Tracy, N. (2012, December 13). The Trouble with the Holidays for Those with Mental Illness, HealthyPlace. Retrieved on 2024, March 3 from

Author: Natasha Tracy

Natasha Tracy is a renowned speaker, award-winning advocate, and author of Lost Marbles: Insights into My Life with Depression & Bipolar. She's also the host of the podcast Snap Out of It! The Mental Illness in the Workplace Podcast.

Find Natasha Tracy on her blog, Bipolar BurbleTwitter, InstagramFacebook, and YouTube.

December, 25 2012 at 7:13 pm

I see so many enjoying their families and doing all the things that people do at the holidays and I can only think about t hose who are homeless or hungry or neglected...and so many of us, the ones who are struggling with this disease process. It leaves us isolated, broken families, broken relationships, broken careers. I am unbelievably sad tonight. Another day where no one really notices me or even notices if I am around. They are so used to my living in my bedroom, they just take it for granted. I hope and pray that others out there who are struggling today find some comfort and know you are not alone.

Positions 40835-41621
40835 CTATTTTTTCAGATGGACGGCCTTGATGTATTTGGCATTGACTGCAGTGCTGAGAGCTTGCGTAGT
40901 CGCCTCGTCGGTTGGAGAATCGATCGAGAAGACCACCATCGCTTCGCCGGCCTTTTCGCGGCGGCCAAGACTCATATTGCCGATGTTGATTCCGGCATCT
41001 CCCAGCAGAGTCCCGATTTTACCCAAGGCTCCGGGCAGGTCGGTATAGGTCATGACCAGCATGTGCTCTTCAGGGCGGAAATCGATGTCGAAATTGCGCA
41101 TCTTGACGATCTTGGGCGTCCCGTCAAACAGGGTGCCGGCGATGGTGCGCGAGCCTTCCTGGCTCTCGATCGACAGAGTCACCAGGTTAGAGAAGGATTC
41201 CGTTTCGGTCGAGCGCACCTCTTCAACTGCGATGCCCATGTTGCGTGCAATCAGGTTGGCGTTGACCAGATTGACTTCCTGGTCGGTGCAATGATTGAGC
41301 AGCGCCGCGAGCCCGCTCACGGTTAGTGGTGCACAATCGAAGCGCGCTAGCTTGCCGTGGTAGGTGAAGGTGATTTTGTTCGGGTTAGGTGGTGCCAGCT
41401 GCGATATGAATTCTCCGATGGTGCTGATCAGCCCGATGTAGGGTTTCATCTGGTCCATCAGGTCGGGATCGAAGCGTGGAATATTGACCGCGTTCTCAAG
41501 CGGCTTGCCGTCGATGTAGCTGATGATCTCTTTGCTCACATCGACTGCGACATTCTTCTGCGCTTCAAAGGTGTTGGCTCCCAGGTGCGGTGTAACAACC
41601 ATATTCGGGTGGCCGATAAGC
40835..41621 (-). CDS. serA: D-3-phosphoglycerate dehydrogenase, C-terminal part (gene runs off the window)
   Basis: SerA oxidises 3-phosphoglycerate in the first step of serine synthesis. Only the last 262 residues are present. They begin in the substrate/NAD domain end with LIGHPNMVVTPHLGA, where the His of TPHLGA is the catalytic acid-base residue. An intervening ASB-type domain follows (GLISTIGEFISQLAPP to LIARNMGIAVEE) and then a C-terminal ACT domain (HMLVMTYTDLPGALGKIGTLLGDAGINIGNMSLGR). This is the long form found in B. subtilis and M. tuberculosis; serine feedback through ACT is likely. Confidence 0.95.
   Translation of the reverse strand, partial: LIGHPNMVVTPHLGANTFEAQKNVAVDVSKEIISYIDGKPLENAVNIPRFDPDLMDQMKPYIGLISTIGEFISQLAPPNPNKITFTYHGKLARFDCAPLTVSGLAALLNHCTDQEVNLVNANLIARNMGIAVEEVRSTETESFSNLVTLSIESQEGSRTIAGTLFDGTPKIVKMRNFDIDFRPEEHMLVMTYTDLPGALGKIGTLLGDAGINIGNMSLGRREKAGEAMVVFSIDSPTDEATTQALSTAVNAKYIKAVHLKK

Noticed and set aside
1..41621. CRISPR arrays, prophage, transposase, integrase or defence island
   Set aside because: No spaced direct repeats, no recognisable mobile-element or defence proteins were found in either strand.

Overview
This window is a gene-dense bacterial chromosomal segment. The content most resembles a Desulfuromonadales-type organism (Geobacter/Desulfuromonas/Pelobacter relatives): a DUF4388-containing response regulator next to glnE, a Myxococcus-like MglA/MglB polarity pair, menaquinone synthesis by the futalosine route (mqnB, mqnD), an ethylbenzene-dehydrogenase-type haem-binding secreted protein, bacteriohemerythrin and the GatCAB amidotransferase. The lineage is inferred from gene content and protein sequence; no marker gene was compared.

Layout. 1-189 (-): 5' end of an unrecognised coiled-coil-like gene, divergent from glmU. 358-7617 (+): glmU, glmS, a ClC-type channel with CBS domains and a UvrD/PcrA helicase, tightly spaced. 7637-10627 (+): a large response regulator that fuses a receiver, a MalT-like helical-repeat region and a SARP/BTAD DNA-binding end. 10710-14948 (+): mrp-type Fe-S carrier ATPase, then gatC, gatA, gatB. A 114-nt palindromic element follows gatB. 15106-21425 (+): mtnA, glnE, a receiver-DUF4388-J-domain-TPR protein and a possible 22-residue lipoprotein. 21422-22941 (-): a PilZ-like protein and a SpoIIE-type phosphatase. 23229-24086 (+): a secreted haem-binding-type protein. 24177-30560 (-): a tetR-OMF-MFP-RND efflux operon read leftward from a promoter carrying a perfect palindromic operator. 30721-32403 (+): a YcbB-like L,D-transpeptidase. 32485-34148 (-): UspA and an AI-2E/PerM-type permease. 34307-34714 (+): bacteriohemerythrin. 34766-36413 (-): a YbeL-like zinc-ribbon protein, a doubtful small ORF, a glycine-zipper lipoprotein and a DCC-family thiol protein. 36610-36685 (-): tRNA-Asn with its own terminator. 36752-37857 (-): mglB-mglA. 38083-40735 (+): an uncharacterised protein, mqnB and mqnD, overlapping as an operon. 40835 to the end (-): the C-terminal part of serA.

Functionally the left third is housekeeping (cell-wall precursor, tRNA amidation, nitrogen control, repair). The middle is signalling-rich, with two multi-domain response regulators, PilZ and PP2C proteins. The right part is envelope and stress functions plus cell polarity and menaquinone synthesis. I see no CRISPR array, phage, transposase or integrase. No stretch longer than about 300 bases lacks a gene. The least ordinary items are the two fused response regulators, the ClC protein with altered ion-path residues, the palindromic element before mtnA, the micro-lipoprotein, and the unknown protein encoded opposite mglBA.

As always, thank you Natasha for all the you do and say for us.

Natasha Tracy
December, 21 2012 at 7:23 am

Thanks Natalie. Great to see you around :)
- Natasha

natalie jeanne champagne
December, 21 2012 at 7:10 am

I tend to isolate during holidays. My family is pretty used to me "not showing up". Great post, Natasha.

December, 14 2012 at 7:57 pm